No game has ever gotten me, and the rest of the gaming planet, so hyped for a new intellectual property. “Cyberpunk 2077” had all the tell-tale signs of a game that would somehow exceed its already sky-high expectations. Coming from the studio that brought us the critically acclaimed “Witcher 3,” it felt like anything CD Projekt Red made would be golden. Announced almost 10 years ago and in development since 2016, this game had more time to excel than most games get. In the end, it became sadly clear that it was a game built on lies, overpromises and countless missed deadlines. But how did things go so wrong for such a prestigious development team?
“Cyberpunk 2077” takes place in a futuristic(ish) California megacity that’s been taken over by the mega-corporations of the world. Crime is rampant in this world as citizens do just about whatever they need to do to survive. You play as V, with the option to choose from one of three starting “backgrounds.” In the end, these have no bearing on the game and only serve as short tutorial missions before dumping you into the world and its main story. However, out of the three backgrounds of Nomad, Corpo and Street kid, Nomad is by far the strongest and most enjoyable of the tutorials. Nomad sets you in the deserts outside of Night City. You are given a contract to transport cargo into Night City. Everything that could go wrong goes wrong, but you meet your partner in crime in Night City and an amazing character in the story named Jackie Welles. Characters are where “Cyberpunk” shows glimmers of promise. Characters like Jackie Welles, Delamain, Panam, Goro and especially Johnny Silverhand (voiced by the always brilliant Keanu Reeves) amongst others really stand out and make the story something special. While the main quest is good, the side quests are great. They provide this often-barren world with the occasional reason to actually explore.
The story and its quests are just about the only positive I can really say for the game. It looks dated, feels dated, has no real intelligent AI and has an unacceptable amount of game-breaking bugs and glitches. The looks are something straight out of a low-budget 360 title, with models looking cartoony, and very far from what we know is capable of hardware today. It would be forgivable if not for the also dated physics and AI. An example of poor or no physics is bullet physics. Bullets leave no impact on water, which may seem like a small thing, but this is something that games from almost 20 years ago were able to achieve. Blunt weapons often will not dent cars, which again is something much older games achieved on much weaker devices. The game doesn’t do service to the genre of “Cyberpunk.” As many have noted, it feels more like a cyberpunk-lite 80’s fanfic.
The game world is so empty. There are hardly any random action events, and when they happen, it lasts a few seconds at most. There are no real stores to visit and no houses to buy as previously promised. It’s an enormous world, I can give them that, but I think many gamers would rather have a real truly populated world instead of this barren world with awful AI. The AI in the game is non-existent. Shoot your gun and NPCs run maybe a few feet before all crouching in the same pose. Police often don’t respond to attacks on other NPCs or themselves, and when they do, the police simply pop in behind you endlessly until you drive away in a straight line. This lack of AI or depth in the open world is something that games for years have had, and it’s really unacceptable to promise fans such a vast, living, open world only to give them this. Hopefully, they can find some way to remedy these errors through updates.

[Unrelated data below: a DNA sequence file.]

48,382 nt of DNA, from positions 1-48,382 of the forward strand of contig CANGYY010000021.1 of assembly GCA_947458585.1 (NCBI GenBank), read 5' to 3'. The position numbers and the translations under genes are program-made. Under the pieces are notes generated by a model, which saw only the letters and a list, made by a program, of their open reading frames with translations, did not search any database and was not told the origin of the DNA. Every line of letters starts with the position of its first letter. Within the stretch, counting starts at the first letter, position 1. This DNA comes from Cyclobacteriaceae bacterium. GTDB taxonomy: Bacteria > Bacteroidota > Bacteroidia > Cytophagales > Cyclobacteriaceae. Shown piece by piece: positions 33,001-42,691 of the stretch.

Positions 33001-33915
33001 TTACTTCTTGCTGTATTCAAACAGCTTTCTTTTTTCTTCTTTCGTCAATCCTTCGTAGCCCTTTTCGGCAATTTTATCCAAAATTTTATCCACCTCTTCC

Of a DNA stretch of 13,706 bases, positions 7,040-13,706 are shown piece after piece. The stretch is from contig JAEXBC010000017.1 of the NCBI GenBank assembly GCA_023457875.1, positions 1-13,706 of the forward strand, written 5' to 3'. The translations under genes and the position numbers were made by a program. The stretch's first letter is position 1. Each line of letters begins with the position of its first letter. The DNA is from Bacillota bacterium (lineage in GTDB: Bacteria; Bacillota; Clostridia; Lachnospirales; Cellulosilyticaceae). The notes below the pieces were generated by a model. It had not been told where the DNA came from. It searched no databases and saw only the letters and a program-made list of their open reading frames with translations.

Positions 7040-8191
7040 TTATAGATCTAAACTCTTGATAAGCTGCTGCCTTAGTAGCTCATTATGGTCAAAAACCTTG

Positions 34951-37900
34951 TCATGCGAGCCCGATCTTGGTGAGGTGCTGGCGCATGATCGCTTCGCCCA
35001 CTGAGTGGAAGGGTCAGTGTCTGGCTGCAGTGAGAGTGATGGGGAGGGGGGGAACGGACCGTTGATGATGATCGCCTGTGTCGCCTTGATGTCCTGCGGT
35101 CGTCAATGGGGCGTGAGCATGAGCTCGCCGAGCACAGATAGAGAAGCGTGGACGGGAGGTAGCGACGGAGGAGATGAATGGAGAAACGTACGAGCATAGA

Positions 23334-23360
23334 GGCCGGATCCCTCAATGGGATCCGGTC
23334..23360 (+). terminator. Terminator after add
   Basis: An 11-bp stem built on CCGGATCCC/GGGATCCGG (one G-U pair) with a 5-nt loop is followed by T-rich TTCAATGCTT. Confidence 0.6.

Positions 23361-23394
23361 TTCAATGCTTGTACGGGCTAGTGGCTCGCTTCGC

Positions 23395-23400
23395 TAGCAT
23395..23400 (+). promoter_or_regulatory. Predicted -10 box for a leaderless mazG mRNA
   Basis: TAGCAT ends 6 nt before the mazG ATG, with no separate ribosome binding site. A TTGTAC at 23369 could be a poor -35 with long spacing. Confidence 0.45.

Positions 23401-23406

The most egregious aspect of the game is the glitches. They are rampant, (at the time of writing this, the first major patch has been released which is supposed to have fixed many glitches, but these are observations before the said patch) sometimes these glitches create humorous moments, but they happen so often, they just become annoying, and many other glitches can often be game-breaking. For example, while playing on Stadia, I repeatedly encountered a game-breaking glitch that would prevent me from using weapons in my inventory. This glitch happened over and over, even after contact with support and following their recommendations. Another major bug I’ve heard about is the save file bug. Apparently, if the user’s save file goes over 8MB, it becomes corrupted and unplayable.
Graphical rendering has also been a nightmare for Xbox One and PS4 owners. The games at times have looked like something out of the ‘90s. A lot of blocky textures and slow rendering of textures hampers the experience for a lot of players. Luckily, next-gen and PC users should not have this issue.
Overall, while CDPR continues its legacy of amazing writing and characters, the same cannot be said for every other aspect of the game. At its current price of $60, I can’t recommend anyone go out and buy it. I honestly wouldn’t pay $30 for this game in its current state. As a lover of the genre, I truly hope CDPR can fix this mess.